For a brief historical period there was an outpouring of essays and poems in praise of idleness. The writers, almost all male, ignored the fact their pleasant state was based on the labour of others, coal-miners and house-maids. Such writing would get shorter shift now in this period with its heightened work-ethic.
Ever since human beings created civilisation it has been based on interdependence and infrastructure. And within that system, welfare was, is and will continue to be an issue/challenge/problem. It’s like a hippo in a swimming pool – too big to be ignored, too big to be got rid of.
A fair and just welfare policy is a worthy objective deserving pursuit. I fear Social Development minister Paula Bennett’s announcement earlier this week that ‘the dream is over’ signals a return to the harsh mean-spiritedness of earlier years.
I accept that there are some people who do bludge off the system. I also accept something should be done about them. But they are not the only ones who from a sense of entitlement bludge off the tax-payer. Tax evasion, dodgy expense accounts, pilfering, all are forms of bludging.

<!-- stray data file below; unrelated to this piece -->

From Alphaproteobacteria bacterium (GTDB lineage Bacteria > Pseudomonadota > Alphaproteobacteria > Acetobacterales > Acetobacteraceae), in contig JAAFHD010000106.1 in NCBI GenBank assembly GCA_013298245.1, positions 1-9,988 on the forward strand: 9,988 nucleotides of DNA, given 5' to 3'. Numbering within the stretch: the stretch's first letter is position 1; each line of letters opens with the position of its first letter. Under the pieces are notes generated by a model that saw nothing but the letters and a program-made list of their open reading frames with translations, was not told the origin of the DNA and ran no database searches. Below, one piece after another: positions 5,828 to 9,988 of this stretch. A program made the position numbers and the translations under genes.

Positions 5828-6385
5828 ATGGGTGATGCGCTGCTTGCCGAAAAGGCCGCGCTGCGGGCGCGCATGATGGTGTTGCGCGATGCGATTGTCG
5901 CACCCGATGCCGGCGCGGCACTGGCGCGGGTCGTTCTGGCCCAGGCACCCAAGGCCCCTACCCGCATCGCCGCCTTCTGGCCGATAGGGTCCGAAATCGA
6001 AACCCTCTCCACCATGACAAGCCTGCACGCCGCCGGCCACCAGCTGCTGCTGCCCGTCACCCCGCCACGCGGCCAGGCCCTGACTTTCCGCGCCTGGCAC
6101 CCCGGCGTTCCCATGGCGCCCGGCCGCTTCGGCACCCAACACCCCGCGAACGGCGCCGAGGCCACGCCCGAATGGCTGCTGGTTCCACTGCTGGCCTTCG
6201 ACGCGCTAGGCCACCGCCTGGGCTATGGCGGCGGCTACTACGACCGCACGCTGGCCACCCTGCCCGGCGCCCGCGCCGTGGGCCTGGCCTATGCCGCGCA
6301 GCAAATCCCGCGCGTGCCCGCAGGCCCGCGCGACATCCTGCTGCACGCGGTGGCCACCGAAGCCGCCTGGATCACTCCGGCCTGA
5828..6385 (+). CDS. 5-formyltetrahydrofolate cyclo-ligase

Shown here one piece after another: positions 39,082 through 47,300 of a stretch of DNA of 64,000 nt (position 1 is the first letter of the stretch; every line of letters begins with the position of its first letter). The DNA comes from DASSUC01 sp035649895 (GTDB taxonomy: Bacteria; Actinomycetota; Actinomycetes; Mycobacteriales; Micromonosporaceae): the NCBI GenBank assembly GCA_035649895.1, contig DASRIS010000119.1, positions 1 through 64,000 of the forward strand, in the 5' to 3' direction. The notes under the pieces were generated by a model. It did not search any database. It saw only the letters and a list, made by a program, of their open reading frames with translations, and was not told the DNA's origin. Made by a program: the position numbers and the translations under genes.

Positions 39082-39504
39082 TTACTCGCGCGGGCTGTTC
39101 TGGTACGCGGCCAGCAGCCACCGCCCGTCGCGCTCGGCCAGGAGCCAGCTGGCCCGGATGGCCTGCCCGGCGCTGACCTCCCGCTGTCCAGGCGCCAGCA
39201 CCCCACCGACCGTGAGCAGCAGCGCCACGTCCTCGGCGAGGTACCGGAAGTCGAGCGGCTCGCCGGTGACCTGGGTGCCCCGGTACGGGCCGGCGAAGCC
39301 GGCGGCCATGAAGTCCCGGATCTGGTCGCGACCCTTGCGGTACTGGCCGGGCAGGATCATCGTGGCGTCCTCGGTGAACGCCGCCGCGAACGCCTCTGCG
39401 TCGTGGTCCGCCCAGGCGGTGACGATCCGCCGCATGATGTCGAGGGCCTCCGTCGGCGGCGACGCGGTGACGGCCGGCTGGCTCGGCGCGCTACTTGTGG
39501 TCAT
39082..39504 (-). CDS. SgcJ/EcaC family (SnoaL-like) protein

But to bash the beneficiaries has always been a vote-catching sport. It’s good political timing to have a go at the point controversial mining proposals are being advanced.
How do you target beneficiaries? Administrators have to be careful in targeting people like that, that they do not hit those who deserve assistance. The government prides itself on public service cuts. Means testing leads to extra staff being required to assess and monitor each claim.
Does the dream is over mean that we as a community do not care about the vulnerable, sick, poor, frail and disabled? That care is one of the measures of a society.
Does it mean the dream is over for a solo mum who has a permanently sick child? Will she be assessed so regularly she’ll feel harassed? Will the system for her be charitable or ruthlessly efficient?
The policy seems a muddle. The changes will not only perpetuate inequality, they as announced will increase it within the nation.